In the event that you or one of your users has lost access to their email store file, Drive Rescue offers an advanced .PST and .OLM data recovery service for corrupt files or files that are inaccessible due to disk electronic or mechanical faults. Call us on 1890 571 571.

Data recovery from 128gb Lite-On IT mSata SSD from Dell Laptop

data recovery liteon ssd drive dublin irelandDrive Rescue is peforming data recovery from an increasingly large number of SSD drives. One driver for the popularity of SSD drives is the reducing cost of NAND memory. Another being the proliferation of light mobile devices – users now have an expectation that endpoint computing devices should be light and small. The success of NAND memory is self-evident. It has already killed off the floppy disk, 35mm photographic film and the one-inch hard drive. If you buy an ultra-portable laptop today, more likely than not it will have an SSD drive as its primary storage device. All MacBook Air laptops now have an SSD drive as standard.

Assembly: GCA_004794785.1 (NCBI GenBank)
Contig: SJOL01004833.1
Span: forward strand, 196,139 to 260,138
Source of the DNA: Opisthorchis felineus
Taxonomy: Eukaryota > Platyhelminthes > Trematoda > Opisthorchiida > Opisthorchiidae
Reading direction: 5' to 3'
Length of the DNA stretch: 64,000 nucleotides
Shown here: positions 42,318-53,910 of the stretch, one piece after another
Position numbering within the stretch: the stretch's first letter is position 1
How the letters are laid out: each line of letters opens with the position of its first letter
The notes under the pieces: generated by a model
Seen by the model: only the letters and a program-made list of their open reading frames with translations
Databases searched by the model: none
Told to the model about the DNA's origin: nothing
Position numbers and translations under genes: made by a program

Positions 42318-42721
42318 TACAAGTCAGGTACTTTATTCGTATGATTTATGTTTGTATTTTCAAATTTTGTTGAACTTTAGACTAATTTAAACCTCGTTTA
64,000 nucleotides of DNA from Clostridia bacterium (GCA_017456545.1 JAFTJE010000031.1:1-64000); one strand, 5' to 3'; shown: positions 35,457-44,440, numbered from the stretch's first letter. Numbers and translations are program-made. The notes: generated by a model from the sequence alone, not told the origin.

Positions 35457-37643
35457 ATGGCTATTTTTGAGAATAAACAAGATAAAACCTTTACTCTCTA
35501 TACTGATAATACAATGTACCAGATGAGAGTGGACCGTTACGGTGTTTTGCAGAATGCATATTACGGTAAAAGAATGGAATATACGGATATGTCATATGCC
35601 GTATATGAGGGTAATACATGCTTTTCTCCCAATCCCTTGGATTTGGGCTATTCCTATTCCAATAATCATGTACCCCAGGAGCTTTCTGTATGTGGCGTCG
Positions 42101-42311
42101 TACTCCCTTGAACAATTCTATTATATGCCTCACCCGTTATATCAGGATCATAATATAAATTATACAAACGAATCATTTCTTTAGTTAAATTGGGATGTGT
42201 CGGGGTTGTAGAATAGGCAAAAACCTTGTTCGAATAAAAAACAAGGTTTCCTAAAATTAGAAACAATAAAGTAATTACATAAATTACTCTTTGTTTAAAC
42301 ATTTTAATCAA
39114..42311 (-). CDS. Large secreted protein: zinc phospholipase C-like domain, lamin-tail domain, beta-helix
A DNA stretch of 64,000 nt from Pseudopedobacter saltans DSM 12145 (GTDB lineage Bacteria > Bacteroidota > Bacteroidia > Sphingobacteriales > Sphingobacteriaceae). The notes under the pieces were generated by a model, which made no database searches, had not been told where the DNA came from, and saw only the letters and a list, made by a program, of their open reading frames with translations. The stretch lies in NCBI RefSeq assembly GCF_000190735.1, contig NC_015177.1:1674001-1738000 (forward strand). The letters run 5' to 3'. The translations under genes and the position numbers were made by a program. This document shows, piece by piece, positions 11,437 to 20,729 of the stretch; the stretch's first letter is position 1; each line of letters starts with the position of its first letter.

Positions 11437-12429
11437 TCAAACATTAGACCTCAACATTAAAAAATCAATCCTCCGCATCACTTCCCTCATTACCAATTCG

SSD drives are not without their problems however. Take for example this Lite-On IT (pictured above) drive from a Dell laptop. The user of the said system discovered that it would no longer boot to the operating system. Using an mSATA adaptor, he tried reading the drive on another system but the drive was not showing up.